Sabato, 22 Settembre 2018
MILAN

Italy threatened with downgrade, bond rate soars

English
© ANSA

Milan, February 27 - Italy's borrowing costs soared
at a Treasury auction on Wednesday and Moody's threatened to
downgrade the country's credit rating after its general election
failed to produce a clear winner.
Pier Luigi Bersani's centre-left alliance came first in
Sunday and Monday's vote but it failed to win a working majority
in the Senate.
Wednesday's sale of five-year and 10-year BTP bonds was
seen as a key test of investor sentiment, with the country at
risk of being mired in prolonged political deadlock.
The interest rate on 10-year Italian bonds soared to 4.83%,
the highest level since October.
It was 4.17% at the last equivalent auction in January.
The rate on five-year bonds went up to 3.59%, compared to
2.94% at last month's auction.
The spread between the 10-year Italian bond and the German
benchmark held relatively stable despite the outcome of the
auction.
The spread stood at 345 basis points at around 12.30 local
time, one point higher than its closing level on Tuesday.
The spread, a key measure of Italy's borrowing costs, had
fallen to 340 before the auction, having gained over 50 points
on Tuesday when the election result became clear.
Italy was at the centre of the eurozone debt crisis and it
looked in danger of plunging into a Greek-style meltdown in 2011
before reforms and austerity measures passed by outgoing Premier
Mario Monti's emergency government of unelected technocrats
eased the pressure.
There are fears that the uncertain situation in Italy could
reignite problems for the whole eurozone.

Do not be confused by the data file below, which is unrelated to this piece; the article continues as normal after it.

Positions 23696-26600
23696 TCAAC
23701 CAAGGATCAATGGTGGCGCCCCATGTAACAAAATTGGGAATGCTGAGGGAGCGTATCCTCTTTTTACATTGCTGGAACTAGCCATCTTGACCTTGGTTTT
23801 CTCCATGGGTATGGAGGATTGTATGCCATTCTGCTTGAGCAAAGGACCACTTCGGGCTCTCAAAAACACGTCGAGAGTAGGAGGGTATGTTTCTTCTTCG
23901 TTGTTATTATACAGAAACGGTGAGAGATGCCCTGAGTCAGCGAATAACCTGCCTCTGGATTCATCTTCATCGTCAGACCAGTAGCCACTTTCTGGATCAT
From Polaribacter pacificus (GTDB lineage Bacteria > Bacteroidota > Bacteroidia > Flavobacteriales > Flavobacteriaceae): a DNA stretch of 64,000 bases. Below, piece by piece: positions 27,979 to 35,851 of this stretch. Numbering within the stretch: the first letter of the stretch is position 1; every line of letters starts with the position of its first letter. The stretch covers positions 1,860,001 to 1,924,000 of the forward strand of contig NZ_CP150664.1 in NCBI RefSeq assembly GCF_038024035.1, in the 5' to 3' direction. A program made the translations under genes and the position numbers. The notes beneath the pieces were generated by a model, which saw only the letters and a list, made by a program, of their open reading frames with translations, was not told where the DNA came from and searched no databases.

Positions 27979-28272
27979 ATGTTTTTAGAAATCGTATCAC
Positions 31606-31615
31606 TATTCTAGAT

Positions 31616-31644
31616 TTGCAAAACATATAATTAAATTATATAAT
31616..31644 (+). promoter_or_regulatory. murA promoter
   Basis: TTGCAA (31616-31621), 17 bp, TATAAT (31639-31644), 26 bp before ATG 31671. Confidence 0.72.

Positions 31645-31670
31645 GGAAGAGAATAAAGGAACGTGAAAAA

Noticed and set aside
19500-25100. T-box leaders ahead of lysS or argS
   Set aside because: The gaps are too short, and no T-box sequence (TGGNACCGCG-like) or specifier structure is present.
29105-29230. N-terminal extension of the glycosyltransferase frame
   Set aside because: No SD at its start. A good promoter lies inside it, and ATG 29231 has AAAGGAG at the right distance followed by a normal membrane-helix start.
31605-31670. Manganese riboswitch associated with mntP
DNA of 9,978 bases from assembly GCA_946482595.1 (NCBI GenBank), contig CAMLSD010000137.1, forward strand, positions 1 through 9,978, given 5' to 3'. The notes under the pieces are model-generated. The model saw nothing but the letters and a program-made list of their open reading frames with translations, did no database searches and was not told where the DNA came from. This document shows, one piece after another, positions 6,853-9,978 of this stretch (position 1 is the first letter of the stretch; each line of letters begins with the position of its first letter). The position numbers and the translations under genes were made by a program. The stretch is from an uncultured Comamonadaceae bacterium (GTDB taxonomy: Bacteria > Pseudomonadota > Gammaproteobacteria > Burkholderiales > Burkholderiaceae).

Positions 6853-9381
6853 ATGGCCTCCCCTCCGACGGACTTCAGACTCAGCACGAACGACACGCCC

Moody's has said the country's credit rating is under
threat.
"We would consider downgrading Italy's government debt
rating in the event of additional material deterioration in the
country's economic prospects or difficulties in implementing
reform," Moody's said.
"A deterioration in funding conditions as a result of new,
substantial domestic economic and financial shocks from the euro
area debt crisis would also place downward pressure on Italy's
rating."
Moody's gave Italy's long-term debt a rating of Baa2, two
notches above junk status, in July 2012, when it said there were
risks that Monti's policies may not continue.
Another rating agency, Standard & Poor's, said the election
outcome would not immediately affect Italy's sovereign rating,
while stressing that it could in the future.
Meanwhile, the risk level of Italian bonds, as measured by
credit-default swaps (CDS) insuring them, climbed above that of
Spain's on Wednesday.
The Italian CDS level rose to 291 basis points, compared
to 290 for those of Spain, which has also been battling with a
financial crisis.
The spread between 10-year Italian and Spanish bonds,
another measure of investor confidence, remained in Italy's
favour, although it dropped to 45 basis points, the lowest level
since May 2012.

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